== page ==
By the time they start “your kind” you up, it’s too late.

Were their refugees from Cambodia? It does seem that one would at some point take what you could carry and run like hell.

Absolutely. Not all of them ended up in the U.S., though; AFAIK many landed in Thailand, since you can walk there and all. There’s a decent-sized community in Minneapolis, and a few near my apartment in Chicago.

I’m a patriot for peace, but I’m getting my papers in order for the move to New Zealand, if they’ll have me. I don’t know how much longer I can take this “bully of the world” routine. And I don’t care to sit through dinner every night with the TV on (as was the case with the VietNam war), seeing the war dead, either military or civilian.

And brilliant post, Handy. If people here just believe, without questioning, what the paper or the TV says, then we are screwed.

I have attended two major anti-war demonstrations in Washington DC, I stand in public silent vigils on main street in this small college every wednesday, I went to a much smaller but far more personally meaningful march in my hometown in NE Oregon, and I am involved with a campus organization against the war. I will be in NYC next weekend protesting.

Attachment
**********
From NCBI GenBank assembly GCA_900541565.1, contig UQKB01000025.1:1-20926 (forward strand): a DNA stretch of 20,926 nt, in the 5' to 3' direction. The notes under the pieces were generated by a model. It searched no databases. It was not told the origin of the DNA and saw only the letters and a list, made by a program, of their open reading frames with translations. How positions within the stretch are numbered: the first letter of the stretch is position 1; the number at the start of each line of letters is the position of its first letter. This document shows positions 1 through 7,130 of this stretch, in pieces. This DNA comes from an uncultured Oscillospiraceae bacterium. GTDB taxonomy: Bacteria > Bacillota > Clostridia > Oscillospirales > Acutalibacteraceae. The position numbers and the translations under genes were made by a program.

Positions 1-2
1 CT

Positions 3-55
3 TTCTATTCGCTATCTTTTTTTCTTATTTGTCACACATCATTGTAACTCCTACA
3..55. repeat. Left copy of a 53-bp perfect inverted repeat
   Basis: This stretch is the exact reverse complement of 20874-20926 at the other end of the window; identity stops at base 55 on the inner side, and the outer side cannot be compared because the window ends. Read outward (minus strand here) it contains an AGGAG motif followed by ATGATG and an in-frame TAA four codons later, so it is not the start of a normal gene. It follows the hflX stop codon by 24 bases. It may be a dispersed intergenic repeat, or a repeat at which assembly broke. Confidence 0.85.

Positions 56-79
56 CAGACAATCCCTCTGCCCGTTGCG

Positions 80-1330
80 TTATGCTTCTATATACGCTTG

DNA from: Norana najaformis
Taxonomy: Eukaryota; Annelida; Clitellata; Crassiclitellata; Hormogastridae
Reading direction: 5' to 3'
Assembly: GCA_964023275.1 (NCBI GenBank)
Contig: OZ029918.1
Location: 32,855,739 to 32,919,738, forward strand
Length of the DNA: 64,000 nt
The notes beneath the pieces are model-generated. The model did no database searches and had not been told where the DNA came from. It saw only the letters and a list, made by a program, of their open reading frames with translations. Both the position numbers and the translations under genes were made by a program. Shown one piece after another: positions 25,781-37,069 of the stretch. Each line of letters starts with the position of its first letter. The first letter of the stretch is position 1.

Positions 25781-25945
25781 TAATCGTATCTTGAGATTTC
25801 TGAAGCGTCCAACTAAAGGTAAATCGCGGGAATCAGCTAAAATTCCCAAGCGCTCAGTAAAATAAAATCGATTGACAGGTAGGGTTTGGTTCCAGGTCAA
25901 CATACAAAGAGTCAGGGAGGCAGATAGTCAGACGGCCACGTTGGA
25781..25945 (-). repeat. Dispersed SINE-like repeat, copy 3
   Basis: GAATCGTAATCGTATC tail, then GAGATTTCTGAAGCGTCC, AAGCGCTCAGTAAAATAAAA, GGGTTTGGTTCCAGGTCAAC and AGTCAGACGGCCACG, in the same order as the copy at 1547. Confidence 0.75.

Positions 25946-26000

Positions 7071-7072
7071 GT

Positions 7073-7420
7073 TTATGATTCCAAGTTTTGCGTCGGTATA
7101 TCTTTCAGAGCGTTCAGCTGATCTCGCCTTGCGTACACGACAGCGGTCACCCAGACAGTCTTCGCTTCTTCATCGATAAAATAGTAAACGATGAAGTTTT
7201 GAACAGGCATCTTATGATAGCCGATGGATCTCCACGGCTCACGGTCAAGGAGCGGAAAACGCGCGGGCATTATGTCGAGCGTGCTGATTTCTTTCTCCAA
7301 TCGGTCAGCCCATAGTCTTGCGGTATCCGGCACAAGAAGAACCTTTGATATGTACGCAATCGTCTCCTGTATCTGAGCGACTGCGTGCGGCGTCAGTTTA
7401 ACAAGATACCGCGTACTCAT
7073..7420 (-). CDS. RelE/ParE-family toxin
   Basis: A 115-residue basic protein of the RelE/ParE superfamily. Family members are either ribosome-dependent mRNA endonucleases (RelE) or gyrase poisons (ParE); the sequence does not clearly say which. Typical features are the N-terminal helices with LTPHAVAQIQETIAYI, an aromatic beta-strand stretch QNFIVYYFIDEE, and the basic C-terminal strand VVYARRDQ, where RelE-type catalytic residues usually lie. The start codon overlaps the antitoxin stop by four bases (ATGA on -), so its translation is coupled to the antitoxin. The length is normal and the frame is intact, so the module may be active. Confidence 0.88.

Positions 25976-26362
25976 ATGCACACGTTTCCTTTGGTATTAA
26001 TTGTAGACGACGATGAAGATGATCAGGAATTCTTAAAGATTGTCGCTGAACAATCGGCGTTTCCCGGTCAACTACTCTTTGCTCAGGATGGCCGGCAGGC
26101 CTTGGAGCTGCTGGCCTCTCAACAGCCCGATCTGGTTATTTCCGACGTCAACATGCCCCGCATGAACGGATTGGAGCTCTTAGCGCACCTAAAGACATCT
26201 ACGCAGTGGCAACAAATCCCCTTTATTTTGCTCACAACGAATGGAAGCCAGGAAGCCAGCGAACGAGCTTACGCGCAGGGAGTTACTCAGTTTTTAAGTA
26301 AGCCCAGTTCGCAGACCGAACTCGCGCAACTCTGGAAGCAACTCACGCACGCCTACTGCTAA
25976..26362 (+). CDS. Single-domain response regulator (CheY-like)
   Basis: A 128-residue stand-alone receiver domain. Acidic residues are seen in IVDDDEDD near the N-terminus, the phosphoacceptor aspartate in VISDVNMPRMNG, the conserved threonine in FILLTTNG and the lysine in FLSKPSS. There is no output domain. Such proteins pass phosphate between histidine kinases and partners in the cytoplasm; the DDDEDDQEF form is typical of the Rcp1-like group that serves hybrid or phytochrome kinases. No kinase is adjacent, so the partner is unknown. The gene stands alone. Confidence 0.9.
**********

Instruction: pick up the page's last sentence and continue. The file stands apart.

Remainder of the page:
I recognize that this will probably not stop the invasion of Iraq. But the more we can make people think, make individuals examine their opinions and act on them, the more chance we have of evading future wars. Public opinion is still a powerful tool, and we are trying to make people pay attention and examine what the country is doing. I respect those who hold reasoned support for the war, but I want to educate those who believe without thinking, who have not informed themselves.

Truthfully I need to do something. I will not allow my anger at the current situation and frustration to be subverted into apathy or actionless resentment. Why not yell, speak out, push back at the system, and at least use all this energy I have for something positive rather than negative?